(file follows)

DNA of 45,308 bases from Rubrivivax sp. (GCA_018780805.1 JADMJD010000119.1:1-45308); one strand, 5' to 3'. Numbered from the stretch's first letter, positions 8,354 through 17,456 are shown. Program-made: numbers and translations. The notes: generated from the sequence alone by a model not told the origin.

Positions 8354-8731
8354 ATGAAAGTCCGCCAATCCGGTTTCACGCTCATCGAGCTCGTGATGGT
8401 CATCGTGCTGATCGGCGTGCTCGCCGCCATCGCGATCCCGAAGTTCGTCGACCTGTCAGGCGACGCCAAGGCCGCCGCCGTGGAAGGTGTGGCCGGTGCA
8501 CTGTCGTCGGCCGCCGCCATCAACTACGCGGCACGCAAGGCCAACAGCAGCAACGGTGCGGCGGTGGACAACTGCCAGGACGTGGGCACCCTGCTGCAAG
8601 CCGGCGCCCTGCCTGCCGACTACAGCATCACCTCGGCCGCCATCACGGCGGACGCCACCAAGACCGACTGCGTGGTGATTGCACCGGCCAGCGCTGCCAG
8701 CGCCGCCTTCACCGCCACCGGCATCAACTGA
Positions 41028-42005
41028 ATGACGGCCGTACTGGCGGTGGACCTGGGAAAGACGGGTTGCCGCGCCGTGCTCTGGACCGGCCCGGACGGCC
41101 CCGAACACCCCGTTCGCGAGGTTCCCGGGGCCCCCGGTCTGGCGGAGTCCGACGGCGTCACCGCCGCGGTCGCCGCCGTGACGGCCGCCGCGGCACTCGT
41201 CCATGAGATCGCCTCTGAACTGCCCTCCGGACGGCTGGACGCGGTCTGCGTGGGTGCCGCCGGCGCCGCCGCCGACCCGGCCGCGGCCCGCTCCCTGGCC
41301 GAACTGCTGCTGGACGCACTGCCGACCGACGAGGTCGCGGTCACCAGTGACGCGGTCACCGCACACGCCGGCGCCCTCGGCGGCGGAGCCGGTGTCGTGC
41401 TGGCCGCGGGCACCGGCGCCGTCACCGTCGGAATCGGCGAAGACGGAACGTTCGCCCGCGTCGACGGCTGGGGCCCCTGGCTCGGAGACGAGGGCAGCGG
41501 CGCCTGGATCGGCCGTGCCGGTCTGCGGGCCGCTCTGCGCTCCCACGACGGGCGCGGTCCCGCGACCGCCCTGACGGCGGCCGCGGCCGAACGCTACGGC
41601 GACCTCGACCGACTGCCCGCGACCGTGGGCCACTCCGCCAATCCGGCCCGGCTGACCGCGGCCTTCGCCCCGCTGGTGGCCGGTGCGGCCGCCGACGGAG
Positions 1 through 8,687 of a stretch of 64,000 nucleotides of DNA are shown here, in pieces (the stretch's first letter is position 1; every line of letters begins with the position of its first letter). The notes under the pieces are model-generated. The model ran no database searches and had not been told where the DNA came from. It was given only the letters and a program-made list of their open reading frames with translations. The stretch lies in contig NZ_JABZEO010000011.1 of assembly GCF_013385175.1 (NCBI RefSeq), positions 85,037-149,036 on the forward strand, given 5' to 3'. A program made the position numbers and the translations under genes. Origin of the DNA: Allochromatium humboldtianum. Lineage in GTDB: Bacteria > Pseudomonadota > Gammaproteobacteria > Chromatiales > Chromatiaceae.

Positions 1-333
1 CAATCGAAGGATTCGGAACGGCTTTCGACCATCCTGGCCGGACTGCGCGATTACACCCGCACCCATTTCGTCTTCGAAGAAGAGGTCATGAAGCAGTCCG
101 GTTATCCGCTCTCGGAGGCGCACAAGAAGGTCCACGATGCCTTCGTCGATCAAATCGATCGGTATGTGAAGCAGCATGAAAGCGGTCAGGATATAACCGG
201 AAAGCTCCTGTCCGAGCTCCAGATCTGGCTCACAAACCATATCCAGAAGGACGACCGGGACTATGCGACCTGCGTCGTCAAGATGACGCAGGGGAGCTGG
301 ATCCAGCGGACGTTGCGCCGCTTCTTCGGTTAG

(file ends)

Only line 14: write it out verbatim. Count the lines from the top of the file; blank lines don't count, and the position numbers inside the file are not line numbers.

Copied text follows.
41501 CGCCTGGATCGGCCGTGCCGGTCTGCGGGCCGCTCTGCGCTCCCACGACGGGCGCGGTCCCGCGACCGCCCTGACGGCGGCCGCGGCCGAACGCTACGGC